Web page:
Stereum hard-haired

Stereum hirsutum

Stereum hirsutum

Description Fruit bodies are annual, bent or outstretched-bent, fan-shaped, less often rosette-shaped, adherent to the substrate with the entire lateral side, rather small (2-3 centimeters in diameter), thin, rather rigid. They often grow in large groups, in long rows or tiled.

Stereum hirsutum

The upper surface is hairy, yellow, yellowish-brown or greenish, with concentric stripes, darker at the base. Greenish tint is given to it by green epiphytic algae. The edge is wavy, sharp, bright yellow. The underside is smooth, in young specimens the color of egg yolk, with age it becomes yellow-orange or yellow-brown, if damaged it darkens slightly, but does not turn red. From frost fades to grayish-brownish shades.

Ecology and distribution Grows on dead wood – stumps, windbreaks and individual branches – birch and other hardwoods, causing white rot. Occasionally infects weakened living trees. Quite widespread in the northern temperate zone. The growth period is from summer to autumn, in mild climates throughout the year.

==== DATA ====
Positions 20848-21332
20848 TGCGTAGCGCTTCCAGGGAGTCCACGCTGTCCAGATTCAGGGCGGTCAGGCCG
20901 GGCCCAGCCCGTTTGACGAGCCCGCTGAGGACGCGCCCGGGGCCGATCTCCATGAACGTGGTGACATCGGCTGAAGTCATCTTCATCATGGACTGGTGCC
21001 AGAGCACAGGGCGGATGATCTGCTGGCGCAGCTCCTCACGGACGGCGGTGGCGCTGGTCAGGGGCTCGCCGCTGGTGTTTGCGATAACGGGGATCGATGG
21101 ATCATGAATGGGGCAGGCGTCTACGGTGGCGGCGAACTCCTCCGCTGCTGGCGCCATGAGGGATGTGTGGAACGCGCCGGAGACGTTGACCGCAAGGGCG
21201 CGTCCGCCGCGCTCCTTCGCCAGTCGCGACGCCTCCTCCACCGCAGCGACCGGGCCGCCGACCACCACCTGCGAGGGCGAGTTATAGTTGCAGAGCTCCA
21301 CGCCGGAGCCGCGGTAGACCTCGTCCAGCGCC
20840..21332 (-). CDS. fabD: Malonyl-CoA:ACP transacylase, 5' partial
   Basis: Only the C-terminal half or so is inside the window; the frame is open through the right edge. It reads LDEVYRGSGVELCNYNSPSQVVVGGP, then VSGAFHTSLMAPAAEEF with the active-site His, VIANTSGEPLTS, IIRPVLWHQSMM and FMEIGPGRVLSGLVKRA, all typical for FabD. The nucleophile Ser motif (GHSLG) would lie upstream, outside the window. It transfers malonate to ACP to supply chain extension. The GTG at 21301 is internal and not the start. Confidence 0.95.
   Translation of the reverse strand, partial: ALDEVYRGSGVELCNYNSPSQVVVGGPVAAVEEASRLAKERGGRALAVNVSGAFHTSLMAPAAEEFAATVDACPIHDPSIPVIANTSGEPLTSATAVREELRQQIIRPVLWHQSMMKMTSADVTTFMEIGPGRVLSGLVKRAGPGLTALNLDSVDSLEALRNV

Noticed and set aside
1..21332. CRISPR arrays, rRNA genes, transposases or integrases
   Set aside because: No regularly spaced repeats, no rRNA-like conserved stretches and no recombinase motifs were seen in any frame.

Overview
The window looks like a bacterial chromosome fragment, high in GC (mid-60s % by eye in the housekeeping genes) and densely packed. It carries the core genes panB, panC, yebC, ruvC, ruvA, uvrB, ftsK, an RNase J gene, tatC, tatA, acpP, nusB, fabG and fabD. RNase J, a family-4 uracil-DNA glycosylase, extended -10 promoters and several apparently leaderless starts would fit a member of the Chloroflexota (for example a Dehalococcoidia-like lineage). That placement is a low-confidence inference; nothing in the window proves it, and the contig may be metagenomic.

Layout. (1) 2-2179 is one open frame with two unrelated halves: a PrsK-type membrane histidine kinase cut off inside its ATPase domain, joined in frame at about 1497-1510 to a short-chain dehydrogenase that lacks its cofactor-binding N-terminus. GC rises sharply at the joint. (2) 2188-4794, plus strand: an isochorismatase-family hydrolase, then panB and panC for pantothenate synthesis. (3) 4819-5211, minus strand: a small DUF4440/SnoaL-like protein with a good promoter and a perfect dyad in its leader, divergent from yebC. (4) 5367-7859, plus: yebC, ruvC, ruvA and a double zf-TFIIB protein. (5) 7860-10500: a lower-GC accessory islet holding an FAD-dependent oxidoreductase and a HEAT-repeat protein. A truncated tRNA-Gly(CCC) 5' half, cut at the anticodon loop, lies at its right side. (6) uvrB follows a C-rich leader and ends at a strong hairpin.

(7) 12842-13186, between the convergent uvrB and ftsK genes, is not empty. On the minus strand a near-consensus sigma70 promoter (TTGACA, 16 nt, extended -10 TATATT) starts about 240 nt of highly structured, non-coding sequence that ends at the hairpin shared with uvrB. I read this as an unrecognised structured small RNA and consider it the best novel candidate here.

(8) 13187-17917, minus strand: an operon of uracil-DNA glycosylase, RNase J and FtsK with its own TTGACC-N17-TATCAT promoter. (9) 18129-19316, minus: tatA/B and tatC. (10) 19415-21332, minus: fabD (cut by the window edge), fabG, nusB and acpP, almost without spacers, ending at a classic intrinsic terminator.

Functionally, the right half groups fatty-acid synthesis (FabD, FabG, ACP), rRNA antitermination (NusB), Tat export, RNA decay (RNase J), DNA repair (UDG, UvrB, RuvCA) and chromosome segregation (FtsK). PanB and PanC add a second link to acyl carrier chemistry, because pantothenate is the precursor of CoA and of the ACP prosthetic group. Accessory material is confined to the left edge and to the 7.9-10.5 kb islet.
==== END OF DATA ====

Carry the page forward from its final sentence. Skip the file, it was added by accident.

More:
Edible The mushroom is inedible.

Stereum hirsutum

Similar species Stereum subtomentosum is larger; a velvety (but not hairy) upper surface, colored in more reddish-brown shades; dull brownish lower surface and adhesion to the substrate only part of the lateral side (sometimes very small).

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Hunting, Fishing and Mushrooms: a magazine for hunters and fishers.
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